Widespread and Comorbid Pain Conditions

Widespread pain is commonly seen in musculoskeletal pain conditions, which is characteristic of deep tissue pain that refers to the areas remote from injury. The temporomandibular joint disorders (TMJD) patients not only have pain in the TMJ and muscles of mastication but also pain in other muscles and joints [43, 44]. Somewhat conceptually overlapping with widespread pain, patients with chronic musculoskeletal pain frequently have other comorbid pain conditions: fibromyalgia and TMJD [45, 46], migraine [47], and visceral pain [48], TMJD and headache [49], and Ehlers-Danlos syndromes (joint pain) and Chiari Malformation (headache and neck pain) [50]. A causal relationship between the comorbid pain conditions is often difficult to determine regarding which condition triggers the other, but the involvement of multiple body structures suggests a central-mediated effect [51, 52].

Widespread and comorbid muscle pains can be reproduced in animal models. Repeated unilateral injections of acidic saline into the gastrocnemius muscle of rats produce bilateral hyperalgesia that lasts for up to 30 days [53], which mimics persistent widespread muscle pain in humans. Unilateral injection of CFA into the masseter muscle induces bilateral behavioral hyperalgesia [54]. Combined masseter muscle inflammation and stress induce visceral hypersensitivity similar to that seen in comorbid TMJD and irritable bowel syndrome patients [55]. Interestingly, the inflammatory pain of the craniofacial muscle in rats can spread to the hind paw, but not vice versa [56]. Since primary sensory afferents from the craniofacial region project to a wide region of the brain, in contrast to distinct somatotopy of spinal afferents [57], craniofacial musculoskeletal pain tends to induce comorbid pain conditions. The cellular mechanisms underlying the comorbidity of chronic musculoskeletal pain remain to be elucidated.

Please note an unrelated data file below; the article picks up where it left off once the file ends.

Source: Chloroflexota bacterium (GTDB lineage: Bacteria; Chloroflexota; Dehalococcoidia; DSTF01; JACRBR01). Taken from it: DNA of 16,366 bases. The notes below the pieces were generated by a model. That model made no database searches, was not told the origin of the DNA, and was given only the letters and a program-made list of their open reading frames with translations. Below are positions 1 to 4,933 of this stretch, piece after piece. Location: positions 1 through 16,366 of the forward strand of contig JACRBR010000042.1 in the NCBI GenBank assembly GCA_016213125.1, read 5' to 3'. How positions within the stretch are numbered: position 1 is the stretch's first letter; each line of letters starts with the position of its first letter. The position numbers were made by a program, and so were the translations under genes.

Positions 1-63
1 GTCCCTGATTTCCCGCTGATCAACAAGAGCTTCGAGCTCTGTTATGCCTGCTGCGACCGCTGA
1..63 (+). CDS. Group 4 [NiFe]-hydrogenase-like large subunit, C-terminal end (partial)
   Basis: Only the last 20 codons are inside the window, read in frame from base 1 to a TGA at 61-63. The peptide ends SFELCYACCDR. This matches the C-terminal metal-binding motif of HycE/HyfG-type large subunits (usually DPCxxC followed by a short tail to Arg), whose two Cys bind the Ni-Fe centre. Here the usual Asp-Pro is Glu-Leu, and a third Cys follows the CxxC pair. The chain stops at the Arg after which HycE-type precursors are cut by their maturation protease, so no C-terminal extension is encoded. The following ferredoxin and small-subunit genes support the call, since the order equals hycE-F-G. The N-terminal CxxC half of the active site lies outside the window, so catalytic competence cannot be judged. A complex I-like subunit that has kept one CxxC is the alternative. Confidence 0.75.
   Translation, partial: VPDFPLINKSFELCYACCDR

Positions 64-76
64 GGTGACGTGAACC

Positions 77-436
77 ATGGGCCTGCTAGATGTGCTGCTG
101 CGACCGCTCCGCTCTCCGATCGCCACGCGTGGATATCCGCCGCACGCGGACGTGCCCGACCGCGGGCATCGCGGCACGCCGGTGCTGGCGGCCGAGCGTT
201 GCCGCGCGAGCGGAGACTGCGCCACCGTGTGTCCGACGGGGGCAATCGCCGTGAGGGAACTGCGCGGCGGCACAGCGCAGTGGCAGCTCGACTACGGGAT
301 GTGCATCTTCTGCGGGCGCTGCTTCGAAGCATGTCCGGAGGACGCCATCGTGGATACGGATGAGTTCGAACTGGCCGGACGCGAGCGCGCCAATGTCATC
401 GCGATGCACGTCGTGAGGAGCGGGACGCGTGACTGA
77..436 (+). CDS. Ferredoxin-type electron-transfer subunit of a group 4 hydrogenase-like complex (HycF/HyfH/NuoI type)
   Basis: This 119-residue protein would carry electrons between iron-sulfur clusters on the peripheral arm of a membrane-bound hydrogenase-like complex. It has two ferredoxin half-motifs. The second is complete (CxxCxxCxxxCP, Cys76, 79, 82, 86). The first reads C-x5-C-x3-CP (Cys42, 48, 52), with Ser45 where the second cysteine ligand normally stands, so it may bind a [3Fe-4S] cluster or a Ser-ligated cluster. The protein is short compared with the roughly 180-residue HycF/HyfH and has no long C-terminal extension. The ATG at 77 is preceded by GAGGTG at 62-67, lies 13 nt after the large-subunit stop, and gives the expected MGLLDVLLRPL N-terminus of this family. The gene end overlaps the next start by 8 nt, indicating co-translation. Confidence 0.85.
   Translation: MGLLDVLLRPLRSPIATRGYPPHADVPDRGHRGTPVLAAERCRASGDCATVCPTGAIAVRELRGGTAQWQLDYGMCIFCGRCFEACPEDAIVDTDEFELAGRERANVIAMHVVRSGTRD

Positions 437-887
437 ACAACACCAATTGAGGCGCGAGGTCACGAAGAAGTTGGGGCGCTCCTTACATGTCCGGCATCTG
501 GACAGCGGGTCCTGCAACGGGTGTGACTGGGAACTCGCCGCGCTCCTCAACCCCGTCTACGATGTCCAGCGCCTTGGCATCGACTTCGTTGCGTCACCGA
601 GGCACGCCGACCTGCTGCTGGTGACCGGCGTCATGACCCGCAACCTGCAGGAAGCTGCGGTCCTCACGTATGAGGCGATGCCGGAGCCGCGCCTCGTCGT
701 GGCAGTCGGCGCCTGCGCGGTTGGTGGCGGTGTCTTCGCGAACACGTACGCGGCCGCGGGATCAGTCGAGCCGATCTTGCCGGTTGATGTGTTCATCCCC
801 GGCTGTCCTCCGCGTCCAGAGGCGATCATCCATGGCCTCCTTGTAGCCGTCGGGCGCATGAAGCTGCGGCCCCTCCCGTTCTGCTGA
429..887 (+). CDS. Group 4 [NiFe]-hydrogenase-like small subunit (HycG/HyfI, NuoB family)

Homeostatic Immune Regulation in Persistent Pain

The development of persistent or chronic pain largely depends on the interactions between the nervous and immune systems, which involves glia that function as immune cells in the brain [17, 58]. The pain-related neuroimmune interactions are reciprocal and involve neurotransmitters and their receptors and immune mediators including cytokines and their receptors. In inflammatory hyperalgesia after injection of CFA into the masseter muscle, there is reactive astrogliosis, induction of proinflammatory cytokine IL-1b, and the coupling of NMDA receptor phosphorylation through IL-1 receptor signaling [59]. In ischemic myalgia, IL-1b signals through IL-1 receptor to upregulate acid-sensing ion channels to induce nociceptor sensitization [60]. Activation of P2X4 receptors on muscle macrophages leads to IL-1b release and muscle hyperalgesia [61].

Despite evidence from preclinical studies, clinical trials for the treatment of chronic pain with glial modulators have been unsuccessful [62], which would suggest our incomplete understanding of the mechanisms. From imaging studies on chronic low back pain patients, it is observed that glial activity is negatively correlated with the levels of pain and IL-1b, suggesting an inhibitory role of glia related to the translocator protein, the marker used for glial activation in the study [63]. This inhibitory role of glial activity has largely been overlooked. The immune system provides balanced regulation to maintain normal function. The effector and regulatory T cells (Teffs and Tregs), for example, are pro- and anti-inflammatory, respectively [64]. The depletion of Tregs delays pain resolution [65] and enhances neuropathic pain [66]. Tumor necrosis factor (TNF) is proinflammatory through the TNFR1 while anti-inflammatory via TNFR2 [67]. Deletion of TNFR2 hampers, but activation of TNFR2 promotes recovery from neuropathic pain [65]. The known proinflammatory NF-kB pathway is involved in the development of pain hypersensitivity but also involved in bone marrow stromal cell-produced pain relief in a tendinopathy model [68], suggesting dual roles of NF-kB in hyperalgesia and pain relief according to circumstances. These results suggest that the perturbation of the balanced or homeostatic immune regulation, not only immune activation, leads to disease conditions including chronic pain. In search of treatment strategies targeting the immune system, it would be ideal to return to homeostasis by strengthening the anti-inflammatory/protective profile, instead of simply shutting off immune activation.